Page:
Are you or do you know a dancer who does relevé, jumping/leaping, en point, or wears heels? Do you realize the importance of strong and stable ankles? Dancing with ankle pain or limitations is no fun and can slow the ability to learn new techniques. In extreme cases, too many dancers find out the hard way that repetitive or overly severe ankle sprains lead to career-limiting or ending chronic ankle instability. Do you have some newfound motivation to protect your ankles? Good! Let’s jump right into sensible ways to reduce ankle pain and sprains.
Dancers who spend significant time with the foot in a plantarflexed position (heel raised off the ground) put a lot of pressure on support structures around the ankle. Yes, this includes relevé, take-off/landing, pointe work, and heels. Those support structures include ligaments (that connect bones) on the inside and outside of the ankle, and multiple muscles on the front, back, inside, and outside of the ankle.
An ankle that tends to roll inward or outward when in the heel up/toe down position is playing with fire for either ligament injury (aka sprains) or an overload on bones and muscles.
A dancer’s goal is to keep the ankle in a “neutral” position without too much rolling inward or outward. This neutral position requires contributions from not just ankle stability but also structures above and below.
Take time to look “higher”
Let’s not forget that muscle groups in the hip, pelvis, thigh, and knee make big-time contributions to the stability of the foot and ankle. A lack of this “central” control, commonly due to injury, fatigue, or pushing a dancer past the current level of muscle development, can lead to a higher risk of ankle sprain injuries.
When evaluating any dancer with ankle pain or sprains, Dr. Chris Koutures always includes an assessment of hip, pelvis, and knee stability. And if he had to pick one favorite evaluation tool, I’d select looking at plie in second position.
A line that goes over the second toe shows the most acceptable alignment and hip/upper leg control.
If the knee is bent inward (line over or inside of the first toe), it can overload the inside of the ankle.
If the knee is bent outward (line over or outside of the third toe), it can overload the outside of the ankle with an increased risk of sprains.
Then look lower
The big toe can lead to big problems with the ankle. Some may question why this small joint (aka first metatarsophalangeal joint or first MTP joint) may cause such problems.
Well, let’s review why optimal big toe function is so essential for healthy dance performance.
In many dance positions and movements, including demi-pointe or relevé, a dancer should ideally achieve full big toe dorsiflexion.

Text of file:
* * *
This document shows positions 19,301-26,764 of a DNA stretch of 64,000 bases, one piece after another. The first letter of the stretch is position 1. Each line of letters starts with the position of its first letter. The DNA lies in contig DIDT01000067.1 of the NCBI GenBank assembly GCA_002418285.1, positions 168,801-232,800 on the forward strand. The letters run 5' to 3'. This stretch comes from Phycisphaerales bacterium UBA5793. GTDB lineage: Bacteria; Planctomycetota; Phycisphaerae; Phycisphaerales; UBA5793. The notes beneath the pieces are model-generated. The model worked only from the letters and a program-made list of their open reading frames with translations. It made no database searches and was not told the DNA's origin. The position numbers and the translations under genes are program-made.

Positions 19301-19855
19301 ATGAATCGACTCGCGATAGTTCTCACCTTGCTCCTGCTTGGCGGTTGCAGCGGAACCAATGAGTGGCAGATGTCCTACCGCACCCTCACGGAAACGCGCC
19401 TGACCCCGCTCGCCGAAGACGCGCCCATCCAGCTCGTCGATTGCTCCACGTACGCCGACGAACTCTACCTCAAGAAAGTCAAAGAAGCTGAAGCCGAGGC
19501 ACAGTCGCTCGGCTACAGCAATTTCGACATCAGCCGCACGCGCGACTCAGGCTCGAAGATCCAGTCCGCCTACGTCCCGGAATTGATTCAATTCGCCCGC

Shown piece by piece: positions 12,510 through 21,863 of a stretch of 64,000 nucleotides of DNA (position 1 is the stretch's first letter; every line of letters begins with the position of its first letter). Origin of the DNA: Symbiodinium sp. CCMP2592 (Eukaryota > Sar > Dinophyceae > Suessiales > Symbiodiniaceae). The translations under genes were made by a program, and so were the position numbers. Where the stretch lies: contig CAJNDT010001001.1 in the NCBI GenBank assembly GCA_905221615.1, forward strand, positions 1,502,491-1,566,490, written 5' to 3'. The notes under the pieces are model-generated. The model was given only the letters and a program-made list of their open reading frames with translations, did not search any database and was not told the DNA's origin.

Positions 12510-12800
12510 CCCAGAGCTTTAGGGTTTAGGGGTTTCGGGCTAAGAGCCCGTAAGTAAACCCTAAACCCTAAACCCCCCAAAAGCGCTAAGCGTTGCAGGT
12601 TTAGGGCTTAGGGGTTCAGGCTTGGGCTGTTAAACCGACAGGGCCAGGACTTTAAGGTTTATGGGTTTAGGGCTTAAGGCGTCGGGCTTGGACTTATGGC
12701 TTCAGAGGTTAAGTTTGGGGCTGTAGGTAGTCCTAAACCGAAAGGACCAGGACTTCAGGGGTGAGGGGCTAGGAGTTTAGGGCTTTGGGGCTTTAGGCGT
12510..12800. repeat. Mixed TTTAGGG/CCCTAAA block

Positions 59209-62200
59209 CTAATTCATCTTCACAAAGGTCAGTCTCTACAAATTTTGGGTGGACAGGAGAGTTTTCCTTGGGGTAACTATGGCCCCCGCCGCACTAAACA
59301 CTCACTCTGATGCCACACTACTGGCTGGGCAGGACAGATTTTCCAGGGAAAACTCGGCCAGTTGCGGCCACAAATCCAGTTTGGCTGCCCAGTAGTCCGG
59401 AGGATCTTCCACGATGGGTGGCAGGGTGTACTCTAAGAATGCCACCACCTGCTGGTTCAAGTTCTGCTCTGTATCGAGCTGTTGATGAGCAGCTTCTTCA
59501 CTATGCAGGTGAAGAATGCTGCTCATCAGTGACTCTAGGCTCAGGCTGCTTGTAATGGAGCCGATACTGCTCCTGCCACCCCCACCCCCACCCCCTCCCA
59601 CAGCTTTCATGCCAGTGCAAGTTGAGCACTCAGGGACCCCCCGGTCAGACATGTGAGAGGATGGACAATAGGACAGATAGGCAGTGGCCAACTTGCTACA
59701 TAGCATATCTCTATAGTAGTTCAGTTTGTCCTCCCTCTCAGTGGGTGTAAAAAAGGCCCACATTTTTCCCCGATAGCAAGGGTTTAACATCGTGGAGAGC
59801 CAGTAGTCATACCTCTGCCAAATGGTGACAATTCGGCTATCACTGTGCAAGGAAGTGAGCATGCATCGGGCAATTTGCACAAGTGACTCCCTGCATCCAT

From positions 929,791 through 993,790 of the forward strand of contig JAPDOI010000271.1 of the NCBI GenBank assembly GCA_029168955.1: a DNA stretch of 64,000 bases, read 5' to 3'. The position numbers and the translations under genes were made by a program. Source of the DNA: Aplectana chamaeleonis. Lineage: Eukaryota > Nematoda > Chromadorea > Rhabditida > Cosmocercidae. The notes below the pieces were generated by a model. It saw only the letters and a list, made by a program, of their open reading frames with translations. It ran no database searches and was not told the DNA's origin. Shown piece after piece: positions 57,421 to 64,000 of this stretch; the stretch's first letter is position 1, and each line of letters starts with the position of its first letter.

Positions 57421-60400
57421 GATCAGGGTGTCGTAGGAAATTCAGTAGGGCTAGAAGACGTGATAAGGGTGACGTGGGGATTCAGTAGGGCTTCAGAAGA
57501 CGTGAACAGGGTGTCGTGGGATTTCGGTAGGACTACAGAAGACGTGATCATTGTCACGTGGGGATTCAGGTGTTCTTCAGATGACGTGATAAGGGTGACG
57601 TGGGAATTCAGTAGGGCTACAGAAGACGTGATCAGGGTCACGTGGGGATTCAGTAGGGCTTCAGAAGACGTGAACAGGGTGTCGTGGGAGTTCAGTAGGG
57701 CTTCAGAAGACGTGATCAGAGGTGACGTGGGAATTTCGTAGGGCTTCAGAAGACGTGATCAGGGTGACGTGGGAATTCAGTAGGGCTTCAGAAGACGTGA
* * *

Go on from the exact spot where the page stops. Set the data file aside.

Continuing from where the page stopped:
Dorsiflexion: Movement of the big toe towards the shin. Limitations in big toe dorsiflexion, known as hallux rigidus, can lead to painful compensations at several joints including the ankle.
When going up on the toes or in a heel-raised position, a dancer with limited big toe dorsiflexion will cheat by rolling the foot outward and putting the ankle in a rolled inward (inverted position).
Rolling the foot outward (aka sickling) puts more pressure on the middle or outside of the foot
Not only is sickling aesthetically unpleasing (instructors aren’t going to be happy), but this position increases ankle sprains and damage to the bones on the outside of the foot. Sickling also can overload the outside of the knee and cause excessive hip internal rotation.
Here’s a simple way to evaluate first toe dorsiflexion in a standing position. Examiner lifts the big toes off the floor. In this case, the left toe does not go as high as the right.
Now, you may rightfully ask "what causes limited first toe range of motion?" This is a great question with an answer that provides a great segue to our next topic…
Paying attention to the inside of the ankle
Pain on the inside of the ankle is often due to pinching and limited motion of muscle tendons that are in the tarsal tunnel:
- Flexor Halicus Longus (FHL)
- Posterior Tibialis (PT)
- Flexor Digitorum Communis (FDC)
The FHL goes from the inside of the ankle along the inside of the foot to attach to the underside of the first bone of the big toe. Restricted movement of the FHL causes decreased dorsiflexion of the big toe. Stretching of the FHL and friction massage can increase big toe motion and reduce ankle sprain risk.
Going behind the ankle
Moving into pointe or demi-pointe with the ankle in plantarflexion can narrow the space behind the talus (first bone of the foot) and the Achilles tendon. This is where soft tissues can be pinched together – what medical professionals call posterior heel impingement. The more time spent in these positions, the higher the chance of irritation. This pinching may involve the FHL and create the big toe motion limitations.
There’s a chance you’ve been told that an “extra bone” or a ‘bigger bone” may be part of the problem.
The red arrow is pointing to an extra bone prominence (aka os trigonum) Yes, an increased bone prominence can trigger impingement on the back or inside of the ankle which can limit the overall range of motion.